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Probe launched after Calif. comp fund firings

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Probe launched after Calif. comp fund firings

SACRAMENTO—California state lawmakers will hold a hearing this week to explore possible financial improprieties at the State Compensation Insurance Fund, following the abrupt firing last week of two SCIF officials, including its president.

The state's Senate Banking, Finance and Insurance Committee will examine the state-run workers compensation insurer's problems in a hearing Wednesday, Senate President Pro Tem Don Perata, D-Oakland, said in a statement.

The move came just days after San Francisco-based SCIF--the state's largest provider of workers comp coverage--terminated President, James C. Tudor and Vp Renee Koren, following an internal review of its operations for undisclosed reasons.

"The board took the action after receiving the results of an internal review, which had been commissioned by the board," SCIF Board Chair Jeanne Cain said in a statement. "Those results convinced the board that a leadership change was in the best interest of the organization and, most importantly, State Fund's policyholders."

Ms. Cain would provide no further details, but a spokeswoman for the chair confirmed that the internal review included SCIF's group insurance programs, which provide discounted workers comp insurance for members of trade associations, and that Ms. Koren, whose appointment was terminated, was in charge of SCIF's group insurance programs.

SCIF's group insurance programs came under fire late last year following the departure of two of SCIF's board members, who resigned amid conflict of interest concerns raised by California Gov. Arnold Schwarzenegger's office.

Frank DelRe, president of Western Insurance Administrators Inc., and Kent Dagg, chief executive officer of the Shasta Builders Exchange, resigned from SCIF's board after concerns were raised over their roles in placing and administering some group business with SCIF for which their companies received fees, a source close to the matter confirmed.

Long Beach, Calif.-based WIA administers eight SCIF workers comp safety associations and is its largest group program manager, with more than 25,000 employers participating in various groups, according to its Web site.

Redding, Calif.-based Shasta Builders, a nonprofit association of building contractors and related businesses, offers a group workers comp program through SCIF, according to its Web site.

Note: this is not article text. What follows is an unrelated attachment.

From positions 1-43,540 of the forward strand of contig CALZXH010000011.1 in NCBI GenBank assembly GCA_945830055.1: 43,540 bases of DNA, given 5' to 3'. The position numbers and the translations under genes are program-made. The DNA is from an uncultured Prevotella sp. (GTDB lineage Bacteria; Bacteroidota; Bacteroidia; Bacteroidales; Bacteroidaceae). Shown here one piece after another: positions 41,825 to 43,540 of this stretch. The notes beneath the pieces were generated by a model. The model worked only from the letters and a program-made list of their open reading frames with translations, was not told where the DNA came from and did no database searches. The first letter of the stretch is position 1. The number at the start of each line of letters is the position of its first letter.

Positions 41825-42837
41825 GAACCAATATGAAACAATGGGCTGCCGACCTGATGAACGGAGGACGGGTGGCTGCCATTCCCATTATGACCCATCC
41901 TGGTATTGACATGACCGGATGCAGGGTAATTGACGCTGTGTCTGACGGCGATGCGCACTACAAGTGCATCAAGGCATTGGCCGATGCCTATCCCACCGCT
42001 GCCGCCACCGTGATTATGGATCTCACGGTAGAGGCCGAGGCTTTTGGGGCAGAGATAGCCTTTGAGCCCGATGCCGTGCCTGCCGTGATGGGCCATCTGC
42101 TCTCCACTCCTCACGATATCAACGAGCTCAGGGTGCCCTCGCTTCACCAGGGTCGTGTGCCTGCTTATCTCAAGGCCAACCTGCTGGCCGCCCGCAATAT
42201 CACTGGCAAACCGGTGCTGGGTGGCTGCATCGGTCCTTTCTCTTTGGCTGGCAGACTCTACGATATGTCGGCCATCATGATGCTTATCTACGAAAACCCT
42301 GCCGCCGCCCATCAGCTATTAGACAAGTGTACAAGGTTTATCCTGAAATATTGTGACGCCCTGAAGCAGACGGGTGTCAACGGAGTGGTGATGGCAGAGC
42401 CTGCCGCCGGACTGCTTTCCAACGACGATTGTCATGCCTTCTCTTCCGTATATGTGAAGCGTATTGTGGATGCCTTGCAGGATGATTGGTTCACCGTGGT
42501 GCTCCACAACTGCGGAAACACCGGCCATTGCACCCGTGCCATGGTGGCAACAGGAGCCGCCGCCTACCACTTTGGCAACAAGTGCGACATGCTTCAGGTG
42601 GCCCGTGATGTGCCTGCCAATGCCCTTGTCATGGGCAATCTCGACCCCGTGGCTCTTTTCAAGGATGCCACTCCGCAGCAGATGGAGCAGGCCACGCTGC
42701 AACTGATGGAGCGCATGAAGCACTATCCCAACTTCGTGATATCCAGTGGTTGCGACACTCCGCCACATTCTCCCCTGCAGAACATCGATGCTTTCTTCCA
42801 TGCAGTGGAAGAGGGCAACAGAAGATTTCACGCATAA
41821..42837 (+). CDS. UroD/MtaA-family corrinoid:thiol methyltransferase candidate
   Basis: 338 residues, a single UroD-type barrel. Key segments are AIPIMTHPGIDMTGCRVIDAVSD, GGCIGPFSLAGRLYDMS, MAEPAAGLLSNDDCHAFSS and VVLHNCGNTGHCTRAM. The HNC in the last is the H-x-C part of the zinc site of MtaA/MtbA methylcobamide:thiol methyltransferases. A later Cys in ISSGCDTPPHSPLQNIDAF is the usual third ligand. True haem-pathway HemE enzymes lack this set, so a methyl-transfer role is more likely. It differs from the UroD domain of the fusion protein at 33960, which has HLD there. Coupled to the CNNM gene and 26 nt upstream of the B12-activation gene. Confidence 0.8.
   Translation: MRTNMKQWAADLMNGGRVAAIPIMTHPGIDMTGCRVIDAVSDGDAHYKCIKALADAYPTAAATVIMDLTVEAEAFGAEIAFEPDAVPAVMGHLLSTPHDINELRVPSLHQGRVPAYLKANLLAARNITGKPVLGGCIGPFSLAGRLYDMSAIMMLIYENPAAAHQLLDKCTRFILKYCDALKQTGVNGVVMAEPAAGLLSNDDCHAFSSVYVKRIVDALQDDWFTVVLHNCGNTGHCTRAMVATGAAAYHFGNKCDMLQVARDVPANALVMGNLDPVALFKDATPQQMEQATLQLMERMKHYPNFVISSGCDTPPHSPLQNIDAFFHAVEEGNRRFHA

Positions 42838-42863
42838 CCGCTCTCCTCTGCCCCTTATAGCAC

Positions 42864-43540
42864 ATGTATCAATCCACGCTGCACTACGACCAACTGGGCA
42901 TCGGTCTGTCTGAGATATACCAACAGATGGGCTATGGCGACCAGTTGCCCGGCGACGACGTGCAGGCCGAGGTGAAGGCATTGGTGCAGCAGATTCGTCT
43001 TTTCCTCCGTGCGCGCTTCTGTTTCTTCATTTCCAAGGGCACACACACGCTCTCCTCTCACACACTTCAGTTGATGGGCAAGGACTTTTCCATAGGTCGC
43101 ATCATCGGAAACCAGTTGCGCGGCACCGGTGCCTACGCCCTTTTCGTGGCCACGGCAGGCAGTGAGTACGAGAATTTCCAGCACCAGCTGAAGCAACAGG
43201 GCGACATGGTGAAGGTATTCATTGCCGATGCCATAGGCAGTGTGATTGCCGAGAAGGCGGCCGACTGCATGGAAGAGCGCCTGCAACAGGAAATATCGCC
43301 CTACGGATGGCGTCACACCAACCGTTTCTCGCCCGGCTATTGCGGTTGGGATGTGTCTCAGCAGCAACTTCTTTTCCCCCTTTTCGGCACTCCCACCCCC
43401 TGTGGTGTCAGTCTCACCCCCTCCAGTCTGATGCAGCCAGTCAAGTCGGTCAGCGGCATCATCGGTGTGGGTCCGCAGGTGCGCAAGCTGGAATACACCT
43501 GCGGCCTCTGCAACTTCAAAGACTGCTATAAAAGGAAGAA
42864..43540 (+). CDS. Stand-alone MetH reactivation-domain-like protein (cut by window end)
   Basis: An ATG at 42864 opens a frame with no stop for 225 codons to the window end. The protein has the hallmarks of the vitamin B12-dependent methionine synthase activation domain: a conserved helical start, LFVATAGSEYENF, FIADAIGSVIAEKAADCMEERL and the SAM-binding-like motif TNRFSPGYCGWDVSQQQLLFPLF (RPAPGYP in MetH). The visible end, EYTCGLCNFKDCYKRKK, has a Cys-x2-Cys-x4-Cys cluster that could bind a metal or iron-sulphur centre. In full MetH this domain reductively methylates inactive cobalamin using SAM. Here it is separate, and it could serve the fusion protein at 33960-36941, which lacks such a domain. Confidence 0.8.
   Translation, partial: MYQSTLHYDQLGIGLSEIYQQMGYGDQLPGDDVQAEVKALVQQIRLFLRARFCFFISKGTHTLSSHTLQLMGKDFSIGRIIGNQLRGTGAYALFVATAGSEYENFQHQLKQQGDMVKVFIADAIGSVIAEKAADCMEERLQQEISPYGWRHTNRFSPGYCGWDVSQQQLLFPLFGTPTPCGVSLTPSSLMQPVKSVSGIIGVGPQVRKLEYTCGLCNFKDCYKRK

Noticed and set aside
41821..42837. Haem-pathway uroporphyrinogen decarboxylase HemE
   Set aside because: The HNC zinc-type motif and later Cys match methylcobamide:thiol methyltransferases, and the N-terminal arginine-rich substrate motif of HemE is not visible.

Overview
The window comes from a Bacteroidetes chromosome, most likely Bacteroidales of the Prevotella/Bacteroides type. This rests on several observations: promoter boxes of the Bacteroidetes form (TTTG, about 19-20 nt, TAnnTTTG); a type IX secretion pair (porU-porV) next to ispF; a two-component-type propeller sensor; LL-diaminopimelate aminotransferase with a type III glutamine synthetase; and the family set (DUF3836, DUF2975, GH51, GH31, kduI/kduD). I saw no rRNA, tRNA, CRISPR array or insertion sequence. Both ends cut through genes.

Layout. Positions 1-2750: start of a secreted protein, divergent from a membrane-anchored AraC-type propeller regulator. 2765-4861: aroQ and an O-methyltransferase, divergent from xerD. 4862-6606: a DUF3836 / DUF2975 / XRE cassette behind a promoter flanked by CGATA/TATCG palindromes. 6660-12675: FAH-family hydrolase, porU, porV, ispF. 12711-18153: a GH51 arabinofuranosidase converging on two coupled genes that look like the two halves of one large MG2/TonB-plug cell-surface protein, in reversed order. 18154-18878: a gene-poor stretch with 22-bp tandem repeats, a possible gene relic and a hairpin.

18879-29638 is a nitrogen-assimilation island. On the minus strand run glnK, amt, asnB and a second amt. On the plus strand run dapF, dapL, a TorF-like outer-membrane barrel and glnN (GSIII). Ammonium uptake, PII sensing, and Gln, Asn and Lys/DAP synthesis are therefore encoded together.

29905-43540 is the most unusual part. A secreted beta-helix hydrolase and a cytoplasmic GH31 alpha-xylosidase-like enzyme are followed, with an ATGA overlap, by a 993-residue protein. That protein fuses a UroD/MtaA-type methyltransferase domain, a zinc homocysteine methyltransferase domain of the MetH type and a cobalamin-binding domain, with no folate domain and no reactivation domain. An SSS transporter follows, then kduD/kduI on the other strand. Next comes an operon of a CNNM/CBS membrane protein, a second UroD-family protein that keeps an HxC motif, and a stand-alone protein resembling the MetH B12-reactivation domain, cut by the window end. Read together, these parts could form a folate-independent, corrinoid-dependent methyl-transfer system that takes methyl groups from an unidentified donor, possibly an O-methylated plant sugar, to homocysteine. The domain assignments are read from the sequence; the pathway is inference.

In their respective resignation letters, Messrs. DelRe and Dagg cited personal reasons for their departure. Neither could be reached for comment last week.

Gov. Schwarzenegger has not yet named replacements, a spokeswoman said.

Following last week's terminations, other lawmakers and officials expressed concerns about the situation at SCIF.

"I'm concerned about what may be gross mismanagement of the State Compensation Insurance Fund," Sen. Michael Machado, D-Linden, chairman of the Senate Banking, Finance and Insurance Committee, said in a statement. "This agency plays an integral role in the state's workers compensation system, providing many employers with affordable insurance and keeping rates down. We must make sure the agency is in competent hands."

"This is a very closed organization that needs some sunlight and will certainly benefit from new management and a new approach," said a spokesman for Lt. Gov. John Garamendi, the state's former insurance commissioner. "It's critical that this happens."

"We support the board's actions and the ongoing oversight of State Fund's operations," a spokeswoman for Gov. Schwarzenegger said. "It's important that the Fund performs with the integrity necessary to ensure the public's confidence."

The California Insurance Department, which has solvency oversight jurisdiction over SCIF, took a more cautious view of the management changes.

"We're watching the situation with great interest and will follow it very closely in the coming weeks," a spokeswoman for Insurance Commissioner Steve Poizner said.

"The Department of Insurance has been somewhat concerned about the management of SCIF and the inherent lack of public accountability. The commissioner understands that California businesses and workers rely on SCIF to operate in a manner that is publicly accountable. While he's not familiar with the details (of the personnel changes) he does plan to work with the governor to make sure SCIF is a responsive organization and that the issues that were highlighted in this specific incident are fully addressed," she said.

Meanwhile, in a separate announcement, SCIF named Lawrence E. Mulryan, former executive director of the California Insurance Guarantee Assn., as Mr. Tudor's interim replacement.